During the Taper rehearsals, Hidalgo-Durand sat crouched over his laptop, rewriting while his eight-member cast labored under Mel Marvin's exacting eye. "You're not taking care of yourself," Mar-vin gently scolded when his playwright coughed. Hidalgo-Durand merely sighed, "When I get back to New York I'll see Doctor Bob." Word spred fast through the Los Angeles Latino community of artists. Actress Ivonne Coll, who portrayed the heroine's mother, said "Latino actors are all very excited and surprised that the Taper is doing this. Paul writes with an honorability. There is no ghetto language, no ghetto stereotypes, no 'bato' or 'ese.' His is a real barrio." On Martin Luther King Day, Hidalgo-Durand forgot all his aches and pains. For the presentation, his mentor Irene Fomes flew in from San Diego to attend. His friend Reza Abdoh flew in from New York, where he was preparing his latest work. His agent Tonda Marton attended. So did Alan Mandell.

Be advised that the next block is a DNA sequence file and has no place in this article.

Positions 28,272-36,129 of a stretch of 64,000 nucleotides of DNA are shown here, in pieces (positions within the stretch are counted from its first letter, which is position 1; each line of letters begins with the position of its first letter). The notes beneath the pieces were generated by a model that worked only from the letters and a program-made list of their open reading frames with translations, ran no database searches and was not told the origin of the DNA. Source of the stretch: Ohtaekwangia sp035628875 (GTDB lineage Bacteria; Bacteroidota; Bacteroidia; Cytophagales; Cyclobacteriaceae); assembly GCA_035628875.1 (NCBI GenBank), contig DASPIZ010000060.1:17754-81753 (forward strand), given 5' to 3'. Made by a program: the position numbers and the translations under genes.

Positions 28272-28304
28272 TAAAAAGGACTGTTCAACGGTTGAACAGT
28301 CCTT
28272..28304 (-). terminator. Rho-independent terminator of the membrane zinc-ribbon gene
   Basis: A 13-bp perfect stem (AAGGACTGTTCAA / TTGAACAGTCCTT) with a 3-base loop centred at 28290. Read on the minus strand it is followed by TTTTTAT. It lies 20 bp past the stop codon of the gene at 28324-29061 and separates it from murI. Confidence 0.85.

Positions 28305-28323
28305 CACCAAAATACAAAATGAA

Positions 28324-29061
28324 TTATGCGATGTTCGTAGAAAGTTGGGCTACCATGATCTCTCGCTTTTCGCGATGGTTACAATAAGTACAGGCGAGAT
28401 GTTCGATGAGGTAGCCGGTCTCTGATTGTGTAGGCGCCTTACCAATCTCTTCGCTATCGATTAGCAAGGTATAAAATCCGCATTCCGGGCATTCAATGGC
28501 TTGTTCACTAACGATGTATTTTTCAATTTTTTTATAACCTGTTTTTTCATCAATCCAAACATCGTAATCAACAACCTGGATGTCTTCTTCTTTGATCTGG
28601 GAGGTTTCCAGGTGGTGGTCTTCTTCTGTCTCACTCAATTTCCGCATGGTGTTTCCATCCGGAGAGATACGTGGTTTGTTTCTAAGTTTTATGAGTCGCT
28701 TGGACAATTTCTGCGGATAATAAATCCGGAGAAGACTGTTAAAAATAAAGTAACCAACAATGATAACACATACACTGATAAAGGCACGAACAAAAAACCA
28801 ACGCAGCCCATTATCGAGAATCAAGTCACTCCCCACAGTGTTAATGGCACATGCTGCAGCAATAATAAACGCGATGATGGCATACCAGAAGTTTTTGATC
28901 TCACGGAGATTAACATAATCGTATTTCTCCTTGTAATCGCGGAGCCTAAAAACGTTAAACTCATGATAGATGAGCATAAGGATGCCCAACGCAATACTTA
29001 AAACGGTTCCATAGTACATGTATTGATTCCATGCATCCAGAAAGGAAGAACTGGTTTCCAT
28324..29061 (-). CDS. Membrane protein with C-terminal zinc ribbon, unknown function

"Echo Park" debuted on January 1992. Hidalgo-Durand died on December 1992.

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  1. https://www.findagrave.com/memorial/94771831/paul-hidalgo-durand
  2. Publication: The Los Angeles Times i Location: Los Angeles, California Issue Date: Sunday, January 26, 1992